The Helicobacter Pylori Research Group aims to advance the understanding of the prevention, diagnosis and treatment of H. pylori.

Helicobacter pylori is the most common human pathogen, infecting half of the world's population. It is the proven cause of peptic ulcer.

The health problem is magnified in Asia where virulent strains are common, leading to frightening rates of gastric cancer. Antibiotic-resistant strains of H. pylori are no longer responding to routine drug treatments.

The Helicobacter Pylori Research Group is taking up the challenge to develop new diagnostics and treatments to target H. pylori across the globe. The research team is focused on the prevention, diagnosis and treatments of H. pylori using clinical microbiology, molecular biology, immunology, genomics and systems biology. Our current research projects include:

  • How can we best treat antibiotic strains of H. pylori?
  • How many strains of H. pylori are resistant to antibiotics?
  • Where are the H. pylori 'hot spots' in WA and the world?
  • Why are antibiotic resistant strains of H. pylori more common in some population groups than others?
  • Why are Indigenous Australians, the elderly and migrants more likely to be infected with H. pylori?
  • Which genetic changes lead to antibiotic resistance in H. pylori?
  • How can we apply next generation sequencing technology to discover better diagnostic tests?
  • How has H. pylori evolved and moved around the globe?
  • How does H. pylori's cancer causing gene CagA interact with other cells?

Super-diagnostics for other superbugs

The WHO has warned that "antibiotic resistance is an increasingly serious threat to global public health". It affects our ability to combat many serious infections, not just H. pylori. Not only that the organisation had listed H. pylori as a Group I human carcinogen, H. pylori is also recently listed as one of top 12 antibiotic resistant bacteria posing the greatest threat to human health. The new technology and approaches used to develop better diagnostics for H. pylori can also be applied to the fight against other superbugs.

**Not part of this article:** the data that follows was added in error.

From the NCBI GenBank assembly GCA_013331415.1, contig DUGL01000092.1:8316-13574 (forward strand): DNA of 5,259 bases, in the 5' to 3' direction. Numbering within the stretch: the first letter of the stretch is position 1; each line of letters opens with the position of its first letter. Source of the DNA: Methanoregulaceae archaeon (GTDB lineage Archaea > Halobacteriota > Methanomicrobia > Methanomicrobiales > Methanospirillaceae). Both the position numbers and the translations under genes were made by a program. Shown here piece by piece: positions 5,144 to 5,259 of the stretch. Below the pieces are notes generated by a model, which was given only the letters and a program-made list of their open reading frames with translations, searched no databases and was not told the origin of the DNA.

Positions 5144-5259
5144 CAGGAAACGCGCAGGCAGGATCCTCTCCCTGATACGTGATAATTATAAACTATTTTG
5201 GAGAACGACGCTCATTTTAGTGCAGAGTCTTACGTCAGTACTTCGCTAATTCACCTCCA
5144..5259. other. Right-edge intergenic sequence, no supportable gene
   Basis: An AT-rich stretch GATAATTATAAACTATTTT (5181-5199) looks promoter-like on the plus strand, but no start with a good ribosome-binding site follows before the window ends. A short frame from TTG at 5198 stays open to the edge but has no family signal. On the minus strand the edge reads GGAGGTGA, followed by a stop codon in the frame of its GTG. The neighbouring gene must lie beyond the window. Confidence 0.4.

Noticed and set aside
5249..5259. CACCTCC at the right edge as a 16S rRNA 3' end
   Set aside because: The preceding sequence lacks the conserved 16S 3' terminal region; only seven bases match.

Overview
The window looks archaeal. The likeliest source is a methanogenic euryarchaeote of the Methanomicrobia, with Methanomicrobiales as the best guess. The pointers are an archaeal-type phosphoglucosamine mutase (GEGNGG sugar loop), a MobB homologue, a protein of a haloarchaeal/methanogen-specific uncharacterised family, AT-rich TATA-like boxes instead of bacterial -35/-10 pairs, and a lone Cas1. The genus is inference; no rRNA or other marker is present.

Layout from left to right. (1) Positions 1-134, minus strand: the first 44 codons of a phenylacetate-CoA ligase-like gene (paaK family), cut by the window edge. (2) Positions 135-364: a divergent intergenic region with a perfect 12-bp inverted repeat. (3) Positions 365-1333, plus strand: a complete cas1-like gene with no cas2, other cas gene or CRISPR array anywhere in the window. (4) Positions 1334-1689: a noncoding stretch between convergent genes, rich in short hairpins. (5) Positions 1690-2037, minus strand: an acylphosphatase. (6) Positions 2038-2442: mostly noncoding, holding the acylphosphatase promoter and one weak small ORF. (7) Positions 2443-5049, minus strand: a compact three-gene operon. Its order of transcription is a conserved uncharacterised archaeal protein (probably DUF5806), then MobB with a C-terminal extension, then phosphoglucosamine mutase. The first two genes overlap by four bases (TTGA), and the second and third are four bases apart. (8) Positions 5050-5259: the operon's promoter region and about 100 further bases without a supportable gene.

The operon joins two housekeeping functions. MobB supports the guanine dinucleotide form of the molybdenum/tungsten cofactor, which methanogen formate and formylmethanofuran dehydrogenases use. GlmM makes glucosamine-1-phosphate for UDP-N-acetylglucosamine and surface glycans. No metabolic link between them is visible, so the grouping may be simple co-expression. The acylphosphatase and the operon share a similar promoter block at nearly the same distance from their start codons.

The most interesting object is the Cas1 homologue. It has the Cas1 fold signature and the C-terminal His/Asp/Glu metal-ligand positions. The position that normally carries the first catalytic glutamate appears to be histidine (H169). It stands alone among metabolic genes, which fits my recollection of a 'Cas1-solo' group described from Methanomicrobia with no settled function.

The Australia-China Helicobacter Research Fellowship

A new international partnership between The University of Western Australia and the Australia-China Council will advance research into the infection that is the main cause of stomach ulcers.

The Australia-China Helicobacter Research Fellowship offers exceptional Chinese medical scientists the opportunity to work alongside world-leading bacterium researchers in Perth, Western Australia.

Successful candidates will spend time in the Helicobacter Research Laboratory, undertaking specialist training in H.pylori culturing, sequencing and analysis.

Interested in applying?

The Helicobacter Foundation

The "Helicobacter Foundation" was founded by Prof. Barry J. Marshall in early 1994, and is dedicated to providing you with the latest information about Helicobacter pylori, its diagnosis, treatment and clinical perspectives. The story of why it took 100 years to discover Helicobacter is described in these pages.

A forum was created to allow everyone in the world to connect with Prof. Barry J. Marshall. If you have a question about H. pylori, feel free to visit the forum and ask a question there.

Link to Helicobacter Foundation website: 

Link to Helicobacter Foundation forum: 

Link to FAQ about H. pylori infection and treatment: 

Further information